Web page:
Saving Now Pays Off Later
Guest blogger Jeannie Chaffin is the Director of the Office of Community Services at the Administration for Children and Families.
In school, you learn the basics: reading, writing and arithmetic. By the time you reach your senior year, you’ve taken many courses that will help you choose a career.
But there’s one important skill that isn’t taught in schools: financial education.
The more you know about the benefits of saving and the responsibilities of maintaining good credit, the more likely you are to build a solid credit history and avoid debt.
Financial education is especially critical for people with low incomes who need to create economic stability for themselves and their families.
We want to teach these families to save and invest for the long term so that one day they can achieve economic security and stability on their own. This is particularly vital today when the uncertain economy dictates that everyone have a financial cushion to fall back on in case a job evaporates or a home is no longer affordable.
That’s where the Assets for Independence program comes in.
Designed for TANF and other low-income clients and administered by local community service agencies, the local programs provide:
- Help in “getting banked”—that is, using affordable mainstream financial services rather than payday loans or quickie credit schemes;
- Saving in Individual Development Accounts—programs match clients’ own savings to help them buy a first home, further their education or start a small business;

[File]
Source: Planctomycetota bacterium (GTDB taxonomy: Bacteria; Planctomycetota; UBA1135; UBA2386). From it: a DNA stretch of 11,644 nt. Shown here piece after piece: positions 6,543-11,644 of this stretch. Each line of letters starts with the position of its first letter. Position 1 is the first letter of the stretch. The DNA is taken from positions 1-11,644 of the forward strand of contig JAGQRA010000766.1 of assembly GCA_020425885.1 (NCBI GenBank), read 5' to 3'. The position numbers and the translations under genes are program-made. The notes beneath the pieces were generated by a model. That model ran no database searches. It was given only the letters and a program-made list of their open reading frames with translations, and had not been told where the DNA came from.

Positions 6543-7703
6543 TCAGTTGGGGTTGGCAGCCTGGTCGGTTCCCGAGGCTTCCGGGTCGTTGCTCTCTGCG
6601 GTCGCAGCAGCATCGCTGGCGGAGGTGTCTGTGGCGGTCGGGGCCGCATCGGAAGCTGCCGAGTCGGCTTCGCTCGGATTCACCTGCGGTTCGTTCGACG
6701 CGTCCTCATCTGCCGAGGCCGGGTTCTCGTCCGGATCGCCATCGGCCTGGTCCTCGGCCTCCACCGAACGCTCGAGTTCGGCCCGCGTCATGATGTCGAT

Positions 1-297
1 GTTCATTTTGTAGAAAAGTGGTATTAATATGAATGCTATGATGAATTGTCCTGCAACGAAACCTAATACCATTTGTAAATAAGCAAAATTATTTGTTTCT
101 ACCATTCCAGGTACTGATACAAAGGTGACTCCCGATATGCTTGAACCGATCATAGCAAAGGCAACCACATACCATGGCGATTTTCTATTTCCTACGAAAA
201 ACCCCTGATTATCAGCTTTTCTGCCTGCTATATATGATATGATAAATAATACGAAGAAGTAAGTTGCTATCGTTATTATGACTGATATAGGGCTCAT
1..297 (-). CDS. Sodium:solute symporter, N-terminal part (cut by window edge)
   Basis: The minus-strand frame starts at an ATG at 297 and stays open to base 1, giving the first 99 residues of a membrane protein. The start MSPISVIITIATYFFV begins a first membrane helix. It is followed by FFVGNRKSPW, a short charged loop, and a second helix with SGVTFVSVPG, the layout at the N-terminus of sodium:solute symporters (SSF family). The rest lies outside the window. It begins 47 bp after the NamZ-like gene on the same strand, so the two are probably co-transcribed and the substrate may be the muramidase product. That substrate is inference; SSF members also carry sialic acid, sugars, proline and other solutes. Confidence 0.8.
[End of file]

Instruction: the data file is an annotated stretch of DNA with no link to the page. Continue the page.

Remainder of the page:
- Help with managing credit, claiming tax credits and filing taxes;
- Information on accessing federal and state benefits.
One person who jumped on this opportunity is Donna Leisinger, an administrative assistant from Cuyahoga County, Ohio. She was tired of not having “a driveway, a basketball hoop, or a backyard." And Leisinger was “fed up with throwing money away” on rent.
"When I started in the program, I started packing for my new home," she said.
Leisinger learned how to improve her credit score and prioritize expenses. Keeping her eye on her goal, she cut out extras like pizza delivery and bought more modest Christmas presents.
Once the children saw how serious she was about saving for a house, they got on board. The older children helped by caring for the younger ones so Donna could complete the program
Ultimately, Donna’s diligence paid off. The Leisinger family now lives in their own home. The monthly total for Leisinger’s mortgage, interest, taxes and insurance is less than her previous rent.
"I've been independent my whole life,” said Leisinger, “but now I feel like a successful individual because we own a home."
Leisinger’s experience with the Assets For Independence program didn’t only bring her economic independence; it also set an excellent example for her children.
"Now they know you can achieve a goal if you set your mind to it," she said.
Organizations interested in participating in AFI to help people achieve economic security, visit the AFI web page.